By Jamie Vaughan
Trout Unlimited and local partners recently completed construction on a wetland restoration in downtown Cedar Springs, Mich.
With help from a grant from the Michigan Department of Environment, Great Lakes, and Energy (EGLE) this is the second wetland restoration that Trout Unlimited has implemented in this community, which is home to Cedar Creek, an important coldwater tributary to the Rogue River.
Wetlands provide vital, valuable services such as filtering pollution from stormwater runoff, providing fish and wildlife habitat, and controlling floodwaters.
Trout Unlimited identified this community as a high priority for water quality improvement through wetland restoration due to its proximity to Cedar Creek, the land use of the area, and the grassroots support from groups like the Cedar Springs Community Building Development Team who aim to enhance downtown Cedar Springs while protecting its important natural features.
Cedar Creek is one of the coldest tributaries to the Rogue River and supports healthy populations of brook, brown, and rainbow trout. But it is at risk due to the continued development of the Rogue River watershed and wetland loss.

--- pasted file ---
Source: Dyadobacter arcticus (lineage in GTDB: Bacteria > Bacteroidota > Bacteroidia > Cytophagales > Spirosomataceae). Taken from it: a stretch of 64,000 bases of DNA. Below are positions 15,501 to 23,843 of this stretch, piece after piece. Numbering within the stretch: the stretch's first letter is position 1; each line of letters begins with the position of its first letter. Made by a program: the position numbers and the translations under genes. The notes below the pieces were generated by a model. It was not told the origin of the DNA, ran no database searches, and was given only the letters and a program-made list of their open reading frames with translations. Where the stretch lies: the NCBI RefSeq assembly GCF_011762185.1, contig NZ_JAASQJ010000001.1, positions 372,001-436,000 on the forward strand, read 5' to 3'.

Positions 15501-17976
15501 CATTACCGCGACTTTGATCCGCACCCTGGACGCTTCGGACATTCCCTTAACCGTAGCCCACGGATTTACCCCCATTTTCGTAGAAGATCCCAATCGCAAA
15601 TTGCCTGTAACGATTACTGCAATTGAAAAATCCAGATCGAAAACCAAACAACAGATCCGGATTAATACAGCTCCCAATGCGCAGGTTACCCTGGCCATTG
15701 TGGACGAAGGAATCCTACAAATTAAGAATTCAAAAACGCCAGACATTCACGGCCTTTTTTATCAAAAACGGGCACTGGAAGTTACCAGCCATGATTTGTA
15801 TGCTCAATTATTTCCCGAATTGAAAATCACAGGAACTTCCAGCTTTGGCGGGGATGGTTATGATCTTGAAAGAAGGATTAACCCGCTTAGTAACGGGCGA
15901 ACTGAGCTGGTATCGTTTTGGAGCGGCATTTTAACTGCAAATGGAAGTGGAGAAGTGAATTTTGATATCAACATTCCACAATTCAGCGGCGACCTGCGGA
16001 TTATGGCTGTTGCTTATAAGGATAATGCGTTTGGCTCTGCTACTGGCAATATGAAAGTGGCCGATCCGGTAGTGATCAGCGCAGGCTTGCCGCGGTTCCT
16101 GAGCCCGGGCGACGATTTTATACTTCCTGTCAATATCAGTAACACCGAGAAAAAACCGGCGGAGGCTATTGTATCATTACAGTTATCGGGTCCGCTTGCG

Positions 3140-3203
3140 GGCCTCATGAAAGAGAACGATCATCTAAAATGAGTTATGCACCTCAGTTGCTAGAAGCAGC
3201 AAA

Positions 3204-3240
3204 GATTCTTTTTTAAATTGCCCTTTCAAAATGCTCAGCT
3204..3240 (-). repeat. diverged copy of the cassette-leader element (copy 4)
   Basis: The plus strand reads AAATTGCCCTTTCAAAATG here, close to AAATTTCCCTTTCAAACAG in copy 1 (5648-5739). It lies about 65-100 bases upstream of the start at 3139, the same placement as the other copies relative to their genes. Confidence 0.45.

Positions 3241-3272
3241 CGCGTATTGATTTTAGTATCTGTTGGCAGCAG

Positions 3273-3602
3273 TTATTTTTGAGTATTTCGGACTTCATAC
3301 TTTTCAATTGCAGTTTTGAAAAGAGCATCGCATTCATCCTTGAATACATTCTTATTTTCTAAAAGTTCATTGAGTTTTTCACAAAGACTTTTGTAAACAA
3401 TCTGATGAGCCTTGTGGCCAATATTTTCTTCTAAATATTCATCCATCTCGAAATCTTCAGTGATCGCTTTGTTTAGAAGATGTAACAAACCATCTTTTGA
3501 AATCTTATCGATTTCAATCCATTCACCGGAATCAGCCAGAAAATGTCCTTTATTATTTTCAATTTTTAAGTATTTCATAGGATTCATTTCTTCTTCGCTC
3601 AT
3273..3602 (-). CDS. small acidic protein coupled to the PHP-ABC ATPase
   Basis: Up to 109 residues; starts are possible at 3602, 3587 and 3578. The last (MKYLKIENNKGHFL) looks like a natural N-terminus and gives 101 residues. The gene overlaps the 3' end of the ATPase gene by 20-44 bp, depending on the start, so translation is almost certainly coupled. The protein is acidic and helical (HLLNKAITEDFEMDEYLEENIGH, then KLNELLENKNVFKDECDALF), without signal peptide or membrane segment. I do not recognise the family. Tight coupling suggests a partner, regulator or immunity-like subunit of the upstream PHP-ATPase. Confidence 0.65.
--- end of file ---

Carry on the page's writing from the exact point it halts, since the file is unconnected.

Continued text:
SouthPeat Environmental LLC and Deans Excavating completed construction on the wetland restoration which is just off of Main Street in an area called North Park, bordered by Cedar Creek on its south side. Partners and volunteers helped revegetate the site with native wetland plants and trees to further enhance the wetland’s capacity to filter polluted runoff. While the approximately 2-acre wetland restoration may seem small, it will provide big results in its location of downtown Cedar Springs where few wetlands remain and there is excess stormwater runoff.
EGLE awarded Trout Unlimited over $200,000 in grant funding for this urban wetland restoration initiative in the Rogue River watershed. The City of Cedar Springs and the Cedar Springs Community Building Development Team has also contributed $22,000 to this project.
These wetlands will not only improve water quality of Cedar Creek and the Rogue River but also provide the Cedar Springs community many opportunities to experience nature through enjoying the birds and butterflies, observing the blooms of native flowers throughout the seasons, and hearing the songs of spring peepers and other wildlife.
This project has been funded wholly or in part through Michigan Department of Environment, Great Lakes, and Energy’s Nonpoint Source Program by the United States Environmental Protection Agency.